Australia's Top Shapers: Gary McNeill & The World's Best Test Pilot
MCNEILL CONCEPTS & THE WORLD'S BEST TEST PILOT
Gary McNeill is a humble man who appreciates the incredible journey he’s travelled, under the wing of the country’s biggest surfboard designers and manufacturers. In 2017, he continues to explore and develop dynamic fusion boards with a collaborator who he says is one of the best test pilots in the world: Dave Rastovich.
Board shaping has been part of McNeill’s life since he was a grom in Wollongong. He spent time trying to suss out the intricacies of the boards he was riding and admits to a heavy frustration in thinking he could add a little something more to them and make them better.
The ‘Gong provided a solid community of incredible shapers: “Phil Byrne, Skipp, Carabine and Paul Nichol were great and made really good boards,” says McNeill, “but I just wanted to give it a go myself.”
At 12-years-old he got together what he needed to strip an old school longboard and re-shape it, he then passed it on to a friend to glass. Despite feeling proud of his first attempt, it was obvious after the first surf it wasn’t even half decent. The second attempt wasn’t much better and he passed that one off to a mate but the third? “I spent five and a half hours on that thing and that was it, I was off. I was in love with the craft.”
McNeill travelled the country throughout his teenage years in the late 80s and 90s, competing regularly in regional and national events. While competing, he was still focused on creating boards, developing and refining the craft. Everyone was on the hunt for a board that could do it all.
Unlike today, there were a number of top-ranked surfers who made their own boards and rode them in pro events. McNeill was sponsored by legendary shaper Phil Byrne and had boards supplied but always carried one of his own too. “When I was at the Australian Titles in 1992, I won the Title on my own board,” he remembers. “I had two boards in my bag. I looked at them and was just torn. In there was a Byrne - and my own that I made in my Grandfather’s shed. On the day of the final I just really wanted to ride my board. It tuned out to be a pretty good decision. It was the greatest feeling ever to win on my own equipment and made me feel like, yes, I can do this. It was a pinnacle moment for me.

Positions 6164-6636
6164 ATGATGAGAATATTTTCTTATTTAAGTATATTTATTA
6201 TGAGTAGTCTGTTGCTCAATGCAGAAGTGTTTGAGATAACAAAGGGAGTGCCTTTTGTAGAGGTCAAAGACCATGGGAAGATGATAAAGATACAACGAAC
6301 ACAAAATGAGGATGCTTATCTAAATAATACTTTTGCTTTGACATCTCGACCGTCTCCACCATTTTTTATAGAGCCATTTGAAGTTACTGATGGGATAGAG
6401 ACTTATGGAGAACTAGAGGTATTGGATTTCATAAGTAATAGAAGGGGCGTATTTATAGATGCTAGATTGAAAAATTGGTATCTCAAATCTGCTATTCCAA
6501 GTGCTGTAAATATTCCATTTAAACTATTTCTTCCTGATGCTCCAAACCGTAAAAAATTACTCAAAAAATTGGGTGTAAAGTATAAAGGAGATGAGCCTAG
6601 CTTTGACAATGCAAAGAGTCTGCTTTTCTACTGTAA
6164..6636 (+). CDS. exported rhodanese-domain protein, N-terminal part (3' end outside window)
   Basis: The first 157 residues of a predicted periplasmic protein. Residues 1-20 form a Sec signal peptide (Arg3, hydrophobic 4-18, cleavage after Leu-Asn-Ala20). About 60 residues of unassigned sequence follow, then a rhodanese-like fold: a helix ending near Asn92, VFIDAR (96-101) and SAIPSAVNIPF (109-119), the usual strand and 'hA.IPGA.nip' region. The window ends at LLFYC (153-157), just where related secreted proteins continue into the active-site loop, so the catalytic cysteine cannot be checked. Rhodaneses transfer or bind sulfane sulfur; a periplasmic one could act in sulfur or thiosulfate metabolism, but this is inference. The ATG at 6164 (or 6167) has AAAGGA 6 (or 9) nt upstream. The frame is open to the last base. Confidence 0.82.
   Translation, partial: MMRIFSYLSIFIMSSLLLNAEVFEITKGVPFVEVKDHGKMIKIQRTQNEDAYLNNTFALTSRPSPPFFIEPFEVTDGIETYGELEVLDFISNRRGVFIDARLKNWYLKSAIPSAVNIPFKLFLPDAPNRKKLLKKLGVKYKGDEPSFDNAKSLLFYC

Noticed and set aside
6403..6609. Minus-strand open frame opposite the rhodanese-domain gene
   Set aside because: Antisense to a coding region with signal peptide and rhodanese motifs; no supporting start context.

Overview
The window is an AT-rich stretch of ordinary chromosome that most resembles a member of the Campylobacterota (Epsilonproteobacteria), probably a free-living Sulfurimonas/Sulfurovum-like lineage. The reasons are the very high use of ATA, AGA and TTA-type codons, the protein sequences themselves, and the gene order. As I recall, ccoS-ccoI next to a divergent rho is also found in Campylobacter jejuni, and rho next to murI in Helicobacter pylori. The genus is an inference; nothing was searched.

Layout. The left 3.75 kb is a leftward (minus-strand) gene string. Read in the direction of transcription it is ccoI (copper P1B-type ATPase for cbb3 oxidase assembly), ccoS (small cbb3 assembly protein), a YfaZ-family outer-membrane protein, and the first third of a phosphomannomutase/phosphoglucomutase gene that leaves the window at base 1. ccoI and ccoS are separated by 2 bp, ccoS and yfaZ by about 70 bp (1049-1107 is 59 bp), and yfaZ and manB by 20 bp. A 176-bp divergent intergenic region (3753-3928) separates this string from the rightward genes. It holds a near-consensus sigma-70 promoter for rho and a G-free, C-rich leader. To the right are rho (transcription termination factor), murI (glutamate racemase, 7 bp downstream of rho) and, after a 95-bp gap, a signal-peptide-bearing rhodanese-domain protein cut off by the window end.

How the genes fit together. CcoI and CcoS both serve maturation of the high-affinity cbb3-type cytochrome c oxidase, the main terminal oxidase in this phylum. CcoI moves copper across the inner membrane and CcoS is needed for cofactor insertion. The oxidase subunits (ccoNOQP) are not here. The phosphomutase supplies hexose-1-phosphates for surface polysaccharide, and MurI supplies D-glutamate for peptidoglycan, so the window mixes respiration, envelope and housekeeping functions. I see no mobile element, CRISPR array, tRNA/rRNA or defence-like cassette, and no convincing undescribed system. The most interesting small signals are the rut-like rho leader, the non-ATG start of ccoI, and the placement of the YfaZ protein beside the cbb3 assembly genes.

“Not many professional athletes shape their own equipment anymore,” McNeill muses. “Kelly Slater shapes sometimes, but he’s more of a designer than a shaper with what he’s doing. A lot of guys, because of machines, call themselves designers more than shapers. Shapers to me are the guys that pick up a planer and rocker and create something from a block of foam.”
After moving to Queensland with his pregnant wife in 89, McNeill was officially put on the job by Nev Hyman of Firewire Surfboards. “The number one surfboard exporter in the country, at the time,” he says. Nev was one of the first shapers to embrace the pendergraph machine (CAD Computer Assisted Design) and that thrust his business forward. The machines, however, were producing a lot of errors, so McNeill got his hands on the reject blanks and shaped on the side of his full-time gig with Nev. “I had a whole shed full of rejects to play with, no one wanted them. It was really hard to fix up a board that was misshaped, but it taught me a lot and was a pretty unique opportunity.”
He continued as production manager at Firewire for six years, before Darren Handley of DHD poached him. All of a sudden the level of board manufacturing had been elevated and he was right there in the thick of it. It was a big jump from working with Nev to DHD where he went from producing 30 boards a week to 40-50 boards. “Darren was on the rise but the biggest growth of the DHD boards was still yet to come. Fanning was a 13-year-old grommet, Parko and Dingo Morrison, they were all still proving themselves, that generation and the Cooly Kids hadn’t even begun to make their move.”